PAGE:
ICLR Workshop Challenge #1: CGIAR Computer Vision for Crop Disease

$5,000 USD

Identify wheat rust in images from Ethiopia and Tanzania, and win a trip to present your work at ICLR 2020 in Addis Ababa.

820 data scientists enrolled, 306 on the leaderboard

29 January—29 March

Exploring metric and public test dataset properties

The metric is nice and simple, so we can get some info with a few submissions.

Suppose we have all rows being equal to [a1, a2, a3] (with the sum=1) and [r1, r2, r3] are the ratios of 'leaf_rust', 'stem_rust', 'healthy_wheat' classes in the public test dataset. Then the score is –(r1*log(a1) + r2*log(a2) + r3*log(a3)).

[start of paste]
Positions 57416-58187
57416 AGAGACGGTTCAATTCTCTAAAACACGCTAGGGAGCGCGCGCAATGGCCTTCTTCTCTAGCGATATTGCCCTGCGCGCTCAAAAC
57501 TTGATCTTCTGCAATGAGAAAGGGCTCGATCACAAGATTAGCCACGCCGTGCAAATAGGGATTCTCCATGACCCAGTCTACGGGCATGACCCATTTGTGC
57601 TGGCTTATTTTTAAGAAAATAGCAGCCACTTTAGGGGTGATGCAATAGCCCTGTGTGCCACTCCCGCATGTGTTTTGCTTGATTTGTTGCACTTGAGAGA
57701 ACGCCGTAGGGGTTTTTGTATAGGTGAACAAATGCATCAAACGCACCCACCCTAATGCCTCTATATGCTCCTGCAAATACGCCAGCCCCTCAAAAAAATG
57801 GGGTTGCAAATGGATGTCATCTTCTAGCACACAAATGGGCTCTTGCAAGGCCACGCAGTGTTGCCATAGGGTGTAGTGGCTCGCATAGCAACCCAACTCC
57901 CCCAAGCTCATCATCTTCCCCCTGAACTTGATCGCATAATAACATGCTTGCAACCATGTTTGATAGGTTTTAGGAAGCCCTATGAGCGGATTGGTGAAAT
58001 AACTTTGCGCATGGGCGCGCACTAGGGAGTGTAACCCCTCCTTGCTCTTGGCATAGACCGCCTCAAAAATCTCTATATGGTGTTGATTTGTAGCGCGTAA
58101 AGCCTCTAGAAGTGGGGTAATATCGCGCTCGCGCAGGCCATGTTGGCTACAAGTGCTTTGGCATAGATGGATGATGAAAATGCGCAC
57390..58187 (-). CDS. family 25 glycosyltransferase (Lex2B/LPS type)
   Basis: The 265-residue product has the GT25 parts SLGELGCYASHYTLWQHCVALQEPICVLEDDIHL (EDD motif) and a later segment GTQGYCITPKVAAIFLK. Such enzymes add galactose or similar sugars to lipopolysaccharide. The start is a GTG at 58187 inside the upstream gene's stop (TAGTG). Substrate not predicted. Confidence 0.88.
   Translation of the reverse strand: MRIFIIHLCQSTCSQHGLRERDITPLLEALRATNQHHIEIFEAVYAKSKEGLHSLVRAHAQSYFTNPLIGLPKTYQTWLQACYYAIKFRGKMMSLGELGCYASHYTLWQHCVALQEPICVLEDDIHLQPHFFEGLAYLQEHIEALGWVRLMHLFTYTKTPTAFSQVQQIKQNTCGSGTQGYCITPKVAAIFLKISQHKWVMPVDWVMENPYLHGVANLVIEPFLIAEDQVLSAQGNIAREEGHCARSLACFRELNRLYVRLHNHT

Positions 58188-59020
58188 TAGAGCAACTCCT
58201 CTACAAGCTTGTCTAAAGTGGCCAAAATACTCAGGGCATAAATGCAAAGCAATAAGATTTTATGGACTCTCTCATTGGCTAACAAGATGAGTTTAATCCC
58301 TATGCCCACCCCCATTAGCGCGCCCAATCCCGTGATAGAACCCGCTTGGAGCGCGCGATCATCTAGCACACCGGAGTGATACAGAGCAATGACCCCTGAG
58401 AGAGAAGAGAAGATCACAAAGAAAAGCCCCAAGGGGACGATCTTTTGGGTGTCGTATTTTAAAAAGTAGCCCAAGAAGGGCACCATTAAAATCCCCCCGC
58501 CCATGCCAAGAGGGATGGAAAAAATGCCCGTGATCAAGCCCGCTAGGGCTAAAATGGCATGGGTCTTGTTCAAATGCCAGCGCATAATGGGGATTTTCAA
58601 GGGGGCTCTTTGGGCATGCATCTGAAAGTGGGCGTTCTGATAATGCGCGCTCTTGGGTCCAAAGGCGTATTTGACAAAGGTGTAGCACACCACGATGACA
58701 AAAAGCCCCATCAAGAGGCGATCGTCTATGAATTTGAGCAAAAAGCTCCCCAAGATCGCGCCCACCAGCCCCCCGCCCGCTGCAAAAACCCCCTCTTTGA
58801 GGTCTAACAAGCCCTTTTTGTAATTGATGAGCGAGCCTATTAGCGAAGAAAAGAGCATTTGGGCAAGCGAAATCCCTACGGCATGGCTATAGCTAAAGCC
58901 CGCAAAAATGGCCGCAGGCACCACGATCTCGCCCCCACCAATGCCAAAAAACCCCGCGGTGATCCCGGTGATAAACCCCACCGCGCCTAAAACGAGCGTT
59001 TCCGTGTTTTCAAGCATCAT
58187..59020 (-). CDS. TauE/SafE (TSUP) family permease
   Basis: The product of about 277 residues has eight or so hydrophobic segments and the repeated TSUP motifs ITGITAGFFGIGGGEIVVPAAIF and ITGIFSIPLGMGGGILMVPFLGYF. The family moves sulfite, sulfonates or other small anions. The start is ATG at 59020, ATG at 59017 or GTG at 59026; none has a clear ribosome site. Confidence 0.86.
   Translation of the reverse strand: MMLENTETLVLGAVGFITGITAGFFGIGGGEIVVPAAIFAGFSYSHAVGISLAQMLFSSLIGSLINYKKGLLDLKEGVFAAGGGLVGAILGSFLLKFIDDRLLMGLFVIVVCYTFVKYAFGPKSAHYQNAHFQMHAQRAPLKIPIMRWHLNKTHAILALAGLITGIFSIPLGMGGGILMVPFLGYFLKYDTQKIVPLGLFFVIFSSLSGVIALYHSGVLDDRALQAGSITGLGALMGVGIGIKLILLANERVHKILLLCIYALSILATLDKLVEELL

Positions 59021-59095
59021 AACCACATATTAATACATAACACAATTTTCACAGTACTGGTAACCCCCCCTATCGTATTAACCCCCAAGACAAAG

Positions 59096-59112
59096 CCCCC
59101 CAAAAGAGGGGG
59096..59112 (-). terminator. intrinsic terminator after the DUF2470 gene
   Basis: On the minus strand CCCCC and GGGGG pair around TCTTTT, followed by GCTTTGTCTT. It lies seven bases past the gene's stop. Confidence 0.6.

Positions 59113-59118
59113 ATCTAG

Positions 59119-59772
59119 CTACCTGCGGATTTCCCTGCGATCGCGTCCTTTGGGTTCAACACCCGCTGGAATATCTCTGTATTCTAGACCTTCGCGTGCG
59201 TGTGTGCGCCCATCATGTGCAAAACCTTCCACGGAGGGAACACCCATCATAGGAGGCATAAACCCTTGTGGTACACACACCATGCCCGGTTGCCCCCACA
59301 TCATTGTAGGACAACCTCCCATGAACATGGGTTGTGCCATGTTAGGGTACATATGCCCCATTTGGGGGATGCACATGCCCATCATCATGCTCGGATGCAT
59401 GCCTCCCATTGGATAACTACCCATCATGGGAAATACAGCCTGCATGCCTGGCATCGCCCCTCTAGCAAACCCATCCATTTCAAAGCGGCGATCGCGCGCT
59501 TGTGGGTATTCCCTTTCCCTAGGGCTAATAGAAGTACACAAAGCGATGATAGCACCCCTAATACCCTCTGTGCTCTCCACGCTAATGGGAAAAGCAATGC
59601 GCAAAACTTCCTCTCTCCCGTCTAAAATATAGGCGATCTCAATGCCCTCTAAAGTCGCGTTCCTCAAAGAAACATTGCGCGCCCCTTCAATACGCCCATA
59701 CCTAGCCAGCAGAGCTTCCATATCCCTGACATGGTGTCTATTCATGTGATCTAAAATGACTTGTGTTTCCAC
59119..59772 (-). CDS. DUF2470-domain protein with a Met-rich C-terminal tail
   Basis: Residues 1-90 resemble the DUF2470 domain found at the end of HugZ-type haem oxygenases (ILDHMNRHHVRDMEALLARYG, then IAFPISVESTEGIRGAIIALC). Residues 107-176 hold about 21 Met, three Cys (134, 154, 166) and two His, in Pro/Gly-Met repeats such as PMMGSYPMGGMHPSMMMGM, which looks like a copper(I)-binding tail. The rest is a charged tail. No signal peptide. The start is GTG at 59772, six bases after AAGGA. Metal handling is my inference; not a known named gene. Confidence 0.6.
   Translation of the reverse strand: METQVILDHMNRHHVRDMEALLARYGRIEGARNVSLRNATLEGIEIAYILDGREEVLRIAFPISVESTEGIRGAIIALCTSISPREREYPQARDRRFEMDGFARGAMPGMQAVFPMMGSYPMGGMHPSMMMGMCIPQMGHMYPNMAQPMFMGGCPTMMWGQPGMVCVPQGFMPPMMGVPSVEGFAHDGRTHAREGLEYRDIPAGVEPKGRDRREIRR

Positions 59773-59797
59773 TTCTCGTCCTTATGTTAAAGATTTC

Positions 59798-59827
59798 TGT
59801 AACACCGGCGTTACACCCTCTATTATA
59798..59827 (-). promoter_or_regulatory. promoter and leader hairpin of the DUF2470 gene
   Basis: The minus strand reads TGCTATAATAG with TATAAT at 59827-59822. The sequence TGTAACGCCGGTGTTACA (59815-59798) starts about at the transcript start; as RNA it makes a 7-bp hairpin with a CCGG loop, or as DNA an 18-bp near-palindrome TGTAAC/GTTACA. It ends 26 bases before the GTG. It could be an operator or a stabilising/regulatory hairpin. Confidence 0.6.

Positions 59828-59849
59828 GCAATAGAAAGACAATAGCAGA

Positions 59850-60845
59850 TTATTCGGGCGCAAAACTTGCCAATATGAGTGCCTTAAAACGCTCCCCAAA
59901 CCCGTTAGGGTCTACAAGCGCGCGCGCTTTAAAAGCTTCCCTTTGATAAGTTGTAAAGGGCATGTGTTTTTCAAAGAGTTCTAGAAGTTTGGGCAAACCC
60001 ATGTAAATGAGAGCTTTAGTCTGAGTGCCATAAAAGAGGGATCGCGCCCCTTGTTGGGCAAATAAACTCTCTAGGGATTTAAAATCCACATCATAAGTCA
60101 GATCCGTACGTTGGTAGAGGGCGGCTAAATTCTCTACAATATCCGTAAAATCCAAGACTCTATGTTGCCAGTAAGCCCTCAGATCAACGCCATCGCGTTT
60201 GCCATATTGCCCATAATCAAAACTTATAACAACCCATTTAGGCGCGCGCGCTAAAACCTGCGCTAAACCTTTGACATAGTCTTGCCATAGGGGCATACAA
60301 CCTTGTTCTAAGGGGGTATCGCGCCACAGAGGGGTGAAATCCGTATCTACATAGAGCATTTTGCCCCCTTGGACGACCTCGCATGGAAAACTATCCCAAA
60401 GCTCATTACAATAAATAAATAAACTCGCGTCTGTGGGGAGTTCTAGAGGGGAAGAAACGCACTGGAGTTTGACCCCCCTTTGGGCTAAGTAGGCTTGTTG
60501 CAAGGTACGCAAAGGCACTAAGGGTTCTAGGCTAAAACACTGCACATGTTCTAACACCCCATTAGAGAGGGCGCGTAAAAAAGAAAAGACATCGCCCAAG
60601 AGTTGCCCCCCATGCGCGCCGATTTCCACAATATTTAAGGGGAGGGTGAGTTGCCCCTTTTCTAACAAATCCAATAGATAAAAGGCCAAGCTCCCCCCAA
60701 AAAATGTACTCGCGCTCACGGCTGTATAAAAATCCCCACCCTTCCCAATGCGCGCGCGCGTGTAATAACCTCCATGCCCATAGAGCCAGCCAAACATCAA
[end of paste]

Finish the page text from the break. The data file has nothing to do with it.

With three different submissions ([a1, a2, a3] are different) we can get r1, r2, r3 by solving a linear system.

It turns out that r1=0.535714…, r2=0.303571…, r3=0.160714... In fact, that’s near the original train distribution of classes. That’s good!

Knowing [r1, r2, r3] we can maximize the (public) score with constant columns. And that’s [a1, a2, a3]=[r1, r2, r3]. This gives the score 0.99.